Every job I have had after graduation has required that I write a Performance Development Plan (PDP), sometimes called a Professional Development Plan. This outlines what I aim to achieve during the year, how these aims link with the strategic directions of my employer, and it enables that employer to review what I am doing.
There was however, very little guidance on writing one. This can be quite frustrating for a new graduate, with so much to learn already and every one expecting you to know about this strange PDP beast. Luckily, my recent employer sent me on a full day workshop to learn about writing these goals and targets.
So, a few tips 🙂
- Talk to your supervisor and find out their expectations – of you and of the PDP.
- Look at examples of other colleagues PDPs, follow this format and style (each workplace is different). Usually this involves writing a few (around 5-10) ‘work goals’ with targets to show you achieved this over-arching goal. And also some ‘career goals’ (around 2-4).
- Make a ‘to do’ list for the year ahead. Then look at the strategic/operational plan of your workplace. Decide where each task on your ‘to do’ list fits within these broader goals. I was then able to use their wording exactly for my ‘work goals’ and then place each task as a target to achieve that goal.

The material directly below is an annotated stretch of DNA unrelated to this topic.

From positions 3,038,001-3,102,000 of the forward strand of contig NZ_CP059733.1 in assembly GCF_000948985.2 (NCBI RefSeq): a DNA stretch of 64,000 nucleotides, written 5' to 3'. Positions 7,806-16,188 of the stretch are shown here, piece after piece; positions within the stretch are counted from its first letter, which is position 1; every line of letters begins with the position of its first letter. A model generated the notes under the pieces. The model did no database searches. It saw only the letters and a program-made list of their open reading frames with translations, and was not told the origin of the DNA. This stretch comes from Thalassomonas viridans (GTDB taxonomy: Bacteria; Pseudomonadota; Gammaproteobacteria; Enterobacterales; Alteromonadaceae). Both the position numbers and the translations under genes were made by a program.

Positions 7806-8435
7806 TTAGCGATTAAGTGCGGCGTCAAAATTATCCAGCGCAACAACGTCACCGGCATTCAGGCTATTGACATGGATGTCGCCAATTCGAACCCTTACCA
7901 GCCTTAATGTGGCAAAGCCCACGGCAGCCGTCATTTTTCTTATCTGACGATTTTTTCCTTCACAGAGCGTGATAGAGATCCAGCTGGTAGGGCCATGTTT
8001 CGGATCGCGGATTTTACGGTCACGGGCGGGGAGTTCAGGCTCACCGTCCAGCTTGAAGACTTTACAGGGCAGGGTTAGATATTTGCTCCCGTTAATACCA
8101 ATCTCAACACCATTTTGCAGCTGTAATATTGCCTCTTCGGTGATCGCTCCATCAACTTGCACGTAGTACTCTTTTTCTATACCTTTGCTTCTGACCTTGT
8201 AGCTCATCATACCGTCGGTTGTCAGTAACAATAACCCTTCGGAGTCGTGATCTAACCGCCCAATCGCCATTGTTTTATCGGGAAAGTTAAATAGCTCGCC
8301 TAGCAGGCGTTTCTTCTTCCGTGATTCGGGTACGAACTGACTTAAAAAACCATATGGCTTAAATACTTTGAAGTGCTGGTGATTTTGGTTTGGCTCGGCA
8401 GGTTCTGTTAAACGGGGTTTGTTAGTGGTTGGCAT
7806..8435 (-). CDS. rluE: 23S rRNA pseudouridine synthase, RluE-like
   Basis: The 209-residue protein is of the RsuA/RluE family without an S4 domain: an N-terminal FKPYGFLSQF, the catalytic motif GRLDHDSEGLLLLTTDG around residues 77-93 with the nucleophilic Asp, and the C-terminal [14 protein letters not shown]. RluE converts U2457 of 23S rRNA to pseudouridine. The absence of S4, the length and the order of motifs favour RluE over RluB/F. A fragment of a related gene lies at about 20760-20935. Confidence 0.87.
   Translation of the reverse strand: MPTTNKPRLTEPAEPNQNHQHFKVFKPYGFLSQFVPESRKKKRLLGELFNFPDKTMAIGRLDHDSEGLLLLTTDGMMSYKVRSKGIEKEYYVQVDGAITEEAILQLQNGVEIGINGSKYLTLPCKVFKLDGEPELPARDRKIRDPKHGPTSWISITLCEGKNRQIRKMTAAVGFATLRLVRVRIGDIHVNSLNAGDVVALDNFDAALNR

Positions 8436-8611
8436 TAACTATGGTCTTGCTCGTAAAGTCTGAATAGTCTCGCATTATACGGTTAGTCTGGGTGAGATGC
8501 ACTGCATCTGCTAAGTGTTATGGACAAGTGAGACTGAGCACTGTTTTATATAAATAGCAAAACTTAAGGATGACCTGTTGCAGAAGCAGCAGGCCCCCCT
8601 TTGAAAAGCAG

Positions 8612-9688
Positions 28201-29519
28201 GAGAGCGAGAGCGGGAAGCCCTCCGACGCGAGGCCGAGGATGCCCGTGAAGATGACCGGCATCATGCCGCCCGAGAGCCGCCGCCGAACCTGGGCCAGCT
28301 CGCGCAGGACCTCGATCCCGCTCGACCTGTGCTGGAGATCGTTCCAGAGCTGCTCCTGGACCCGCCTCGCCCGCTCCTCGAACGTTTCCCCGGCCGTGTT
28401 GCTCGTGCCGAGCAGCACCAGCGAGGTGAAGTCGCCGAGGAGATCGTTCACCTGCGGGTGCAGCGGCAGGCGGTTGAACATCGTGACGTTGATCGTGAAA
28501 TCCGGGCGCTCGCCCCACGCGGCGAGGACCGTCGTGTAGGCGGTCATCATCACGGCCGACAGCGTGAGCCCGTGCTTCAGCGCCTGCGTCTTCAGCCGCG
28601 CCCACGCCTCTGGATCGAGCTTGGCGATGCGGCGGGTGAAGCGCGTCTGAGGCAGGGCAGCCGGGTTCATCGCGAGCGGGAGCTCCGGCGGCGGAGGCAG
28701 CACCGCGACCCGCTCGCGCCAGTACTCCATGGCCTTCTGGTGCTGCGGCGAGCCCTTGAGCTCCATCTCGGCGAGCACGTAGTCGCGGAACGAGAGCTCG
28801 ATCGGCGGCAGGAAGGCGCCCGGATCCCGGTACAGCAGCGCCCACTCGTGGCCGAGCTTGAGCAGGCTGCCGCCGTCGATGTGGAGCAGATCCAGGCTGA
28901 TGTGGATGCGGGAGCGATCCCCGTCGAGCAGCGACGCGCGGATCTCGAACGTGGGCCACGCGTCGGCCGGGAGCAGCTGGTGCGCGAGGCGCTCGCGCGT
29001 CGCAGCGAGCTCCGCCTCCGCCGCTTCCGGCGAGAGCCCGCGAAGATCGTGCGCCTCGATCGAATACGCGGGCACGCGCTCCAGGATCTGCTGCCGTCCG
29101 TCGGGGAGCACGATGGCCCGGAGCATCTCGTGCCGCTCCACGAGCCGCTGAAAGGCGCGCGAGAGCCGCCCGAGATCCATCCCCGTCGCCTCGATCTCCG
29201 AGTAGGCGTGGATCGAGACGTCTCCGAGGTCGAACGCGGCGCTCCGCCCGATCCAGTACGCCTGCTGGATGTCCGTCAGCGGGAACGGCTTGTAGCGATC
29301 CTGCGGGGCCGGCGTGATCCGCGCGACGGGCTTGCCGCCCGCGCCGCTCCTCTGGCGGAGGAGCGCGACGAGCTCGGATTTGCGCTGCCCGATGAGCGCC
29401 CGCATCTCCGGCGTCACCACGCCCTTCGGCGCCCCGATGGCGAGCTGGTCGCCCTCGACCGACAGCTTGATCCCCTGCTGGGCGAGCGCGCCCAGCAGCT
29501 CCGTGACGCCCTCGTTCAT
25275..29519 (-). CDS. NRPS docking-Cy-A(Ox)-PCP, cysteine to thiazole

- For example: Goal (from stategic plan) =”Continue to improve eLearning resources and programs.” Targets (one of many) = “Complete ‘Citing and referencing FAQ’ sub-tab in LibGuides with library team by (date)”.
- Look at your job description to consider relevant tasks for the year ahead. The ‘key responsibilities’ listed here will guide you.
- Look ahead to find any courses, training or conferences/events you might be interested in attending that will help you achieve your goals. But remember – there are many other ways to learn than with paid training: consider a mentor, free web tutorials, reading, observation etc.
- Try to find a balance – don’t put everything you could ever hope to achieve in the PDP, but don’t sell yourself short either. If you’re unsure that you can do everything listed, maybe try a slightly vaguer statement that gives a little wiggle room.
- It’s ok to not achieve everything in the PDP! It might be that the idea wasn’t appropriate in the end, or that time didn’t permit, or many other reasons. As long as you have a good reason you won’t look bad.
- Think about career goals as well as work goals. What will help you grow professionally? What do you want to learn? If you’re not sure, it can be helpful looking at the position description of a higher up job you would like one day. Work towards being able to fulfil the key selection criteria. Look to improve on weaknesses and expand on your strengths.
- Make SMART goals (specific, measurable, achievable, relevant and timely).
- Keep track of your progress so you don’t have to try to remember everything you achieved at the very end! You don’t want to forget anything great you’ve done. I keep a spreadsheet of tasks and examples that is really helpful.
- Keep evidence – many PDPs require something to prove what you are saying you did. Screenshots, emails, invoices etc.
- Ask for help and advice. Most of your colleagues would have written a LOT of these and will understand your confusion, they’re rarely straight forward to create, but after writing a few you’ll become an expert!
Good luck and happy learning (and documenting).
Michelle De Aizpurua